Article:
ConocoPhillips pulls brakes on Gulf of Mexico drilling
- Exploration & Production
After striking dust at its Melmar offshore exploration well in the Gulf of Mexico, ConocoPhillips is pulling the brake on its drilling plans in the area.
The well had been drilled using the Maersk Valiant drillship, owned by the Danish drilling contractor Maersk Drilling. After failing to find commercial volumes of hydrocarbons, the Melmar well was plugged and abandoned.
Back in 2015, ConocoPhillips had said it would drill one or two more wells using the Maersk Valiant, however, according to a conference call on Thursday, this is no longer the case, as the company is looking to save money.
Alan J. Hirshberg, the company’s EVP Production, Drilling and Projects, said the company would not drill the Horus or Socorro wells in the Gulf of Mexico, as “we don’t feel it’s prudent to continue allocating capital to new deepwater prospects.”
To remind, ConocoPhillips on Thursday said capex for 2016 would be reduced from $6.4 billion to $5.7 billion. Approximately half of this reduction, comes from the decision not to press ahead with the two Gulf of Mexico wells.
As for the Maersk Valiant, it’s unclear what the ConocoPhillips’ decisions means for the drilling contract.
When contacted by Offshore Energy Today, a Maersk Drilling spokesperson said:“The Maersk Valiant is on a joint contract with ConocoPhillips and Marathon Oil until September 2017.” In addition the spokesperson said there have been no changes to the contract.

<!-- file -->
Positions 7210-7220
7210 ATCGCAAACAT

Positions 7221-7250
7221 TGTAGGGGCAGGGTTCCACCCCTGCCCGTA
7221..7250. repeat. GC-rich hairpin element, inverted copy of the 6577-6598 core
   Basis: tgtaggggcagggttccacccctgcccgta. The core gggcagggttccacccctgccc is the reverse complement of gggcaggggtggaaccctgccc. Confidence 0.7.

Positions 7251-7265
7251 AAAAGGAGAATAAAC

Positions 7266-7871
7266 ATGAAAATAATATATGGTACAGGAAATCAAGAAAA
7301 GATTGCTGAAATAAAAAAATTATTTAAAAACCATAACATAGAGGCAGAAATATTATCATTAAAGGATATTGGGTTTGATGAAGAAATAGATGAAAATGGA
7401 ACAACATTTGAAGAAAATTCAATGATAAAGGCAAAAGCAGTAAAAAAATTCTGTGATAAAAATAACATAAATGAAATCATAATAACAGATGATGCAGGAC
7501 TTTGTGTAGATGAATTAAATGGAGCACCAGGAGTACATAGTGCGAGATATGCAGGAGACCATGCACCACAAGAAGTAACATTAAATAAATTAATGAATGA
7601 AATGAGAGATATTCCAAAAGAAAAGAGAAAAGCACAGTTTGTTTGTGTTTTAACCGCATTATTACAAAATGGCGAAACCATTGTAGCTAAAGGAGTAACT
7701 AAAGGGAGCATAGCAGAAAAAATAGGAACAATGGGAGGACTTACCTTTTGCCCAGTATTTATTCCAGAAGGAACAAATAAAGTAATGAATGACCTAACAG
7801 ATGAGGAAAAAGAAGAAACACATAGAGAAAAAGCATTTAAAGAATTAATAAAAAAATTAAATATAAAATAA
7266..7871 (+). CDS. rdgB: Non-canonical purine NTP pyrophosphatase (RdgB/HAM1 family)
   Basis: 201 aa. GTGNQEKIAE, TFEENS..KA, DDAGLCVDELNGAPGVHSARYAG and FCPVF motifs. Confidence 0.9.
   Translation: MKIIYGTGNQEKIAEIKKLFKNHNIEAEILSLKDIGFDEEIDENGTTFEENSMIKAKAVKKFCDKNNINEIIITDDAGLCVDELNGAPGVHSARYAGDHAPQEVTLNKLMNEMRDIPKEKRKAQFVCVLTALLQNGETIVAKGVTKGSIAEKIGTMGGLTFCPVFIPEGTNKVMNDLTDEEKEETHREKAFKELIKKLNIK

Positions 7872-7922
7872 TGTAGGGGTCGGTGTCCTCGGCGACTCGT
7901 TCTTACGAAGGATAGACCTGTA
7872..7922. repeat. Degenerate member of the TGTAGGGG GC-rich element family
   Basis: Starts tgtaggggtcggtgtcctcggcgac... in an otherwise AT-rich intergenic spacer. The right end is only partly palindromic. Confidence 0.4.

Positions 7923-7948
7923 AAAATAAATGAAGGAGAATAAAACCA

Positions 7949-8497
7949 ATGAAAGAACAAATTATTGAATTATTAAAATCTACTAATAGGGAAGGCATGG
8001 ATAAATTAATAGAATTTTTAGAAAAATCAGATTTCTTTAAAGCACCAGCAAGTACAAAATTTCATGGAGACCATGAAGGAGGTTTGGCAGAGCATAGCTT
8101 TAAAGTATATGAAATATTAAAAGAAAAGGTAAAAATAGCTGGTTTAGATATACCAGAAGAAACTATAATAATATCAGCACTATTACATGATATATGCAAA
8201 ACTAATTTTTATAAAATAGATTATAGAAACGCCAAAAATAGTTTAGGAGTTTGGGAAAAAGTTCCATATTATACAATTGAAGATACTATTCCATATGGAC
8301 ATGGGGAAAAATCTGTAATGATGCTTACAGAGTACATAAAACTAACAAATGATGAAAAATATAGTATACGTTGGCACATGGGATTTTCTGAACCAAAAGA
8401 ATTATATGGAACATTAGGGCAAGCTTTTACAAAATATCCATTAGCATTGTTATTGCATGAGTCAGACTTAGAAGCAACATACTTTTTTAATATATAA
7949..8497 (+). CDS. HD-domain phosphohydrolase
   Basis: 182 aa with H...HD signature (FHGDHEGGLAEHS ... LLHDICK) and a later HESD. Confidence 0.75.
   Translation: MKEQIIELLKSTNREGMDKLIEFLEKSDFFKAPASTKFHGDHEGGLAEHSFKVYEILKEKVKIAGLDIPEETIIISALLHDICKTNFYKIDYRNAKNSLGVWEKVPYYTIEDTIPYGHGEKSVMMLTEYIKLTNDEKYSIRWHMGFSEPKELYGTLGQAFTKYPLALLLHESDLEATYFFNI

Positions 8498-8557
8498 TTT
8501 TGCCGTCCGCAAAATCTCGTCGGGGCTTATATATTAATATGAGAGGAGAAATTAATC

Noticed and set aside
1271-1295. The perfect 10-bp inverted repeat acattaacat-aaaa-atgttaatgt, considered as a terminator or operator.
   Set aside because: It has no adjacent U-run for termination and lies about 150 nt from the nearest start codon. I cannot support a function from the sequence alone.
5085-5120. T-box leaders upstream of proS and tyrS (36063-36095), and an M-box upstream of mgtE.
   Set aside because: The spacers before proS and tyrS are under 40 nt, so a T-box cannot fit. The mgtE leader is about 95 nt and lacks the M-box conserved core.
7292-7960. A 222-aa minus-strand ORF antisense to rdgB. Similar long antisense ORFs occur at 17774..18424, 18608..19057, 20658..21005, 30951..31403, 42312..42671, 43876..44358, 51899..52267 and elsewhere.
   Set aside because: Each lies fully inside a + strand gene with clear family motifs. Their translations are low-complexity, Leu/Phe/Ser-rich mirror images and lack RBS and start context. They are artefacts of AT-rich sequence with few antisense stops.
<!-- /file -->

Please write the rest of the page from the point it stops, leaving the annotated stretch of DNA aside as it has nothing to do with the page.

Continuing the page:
Hirshberg said ConocoPhillips was involved in the Gibson well, which is “currently drilling,” and “that’s the last well we plan to drill in the deepwater Gulf of Mexico.”
The Gibson well, located in the Keathley Canyon area of the Gulf of Mexico, is operated by Chevron, with ConocoPhillips and BP acting as partners.
The latest move by ConocoPhillips is a continuation of the company’s mid-2015 strategy, when it said it would scale down its deepwater exploration spending. On that note, the company in July 2015 terminated its contract for the Ensco DS-9 deepwater drillship.
The DS-9 had been scheduled for delivery to the Gulf of Mexico in late 2015 to begin drilling the company’s operated deepwater inventory on a three-year contract. However, this never happened, and ConocoPhillips paid $400 million for the contract termination.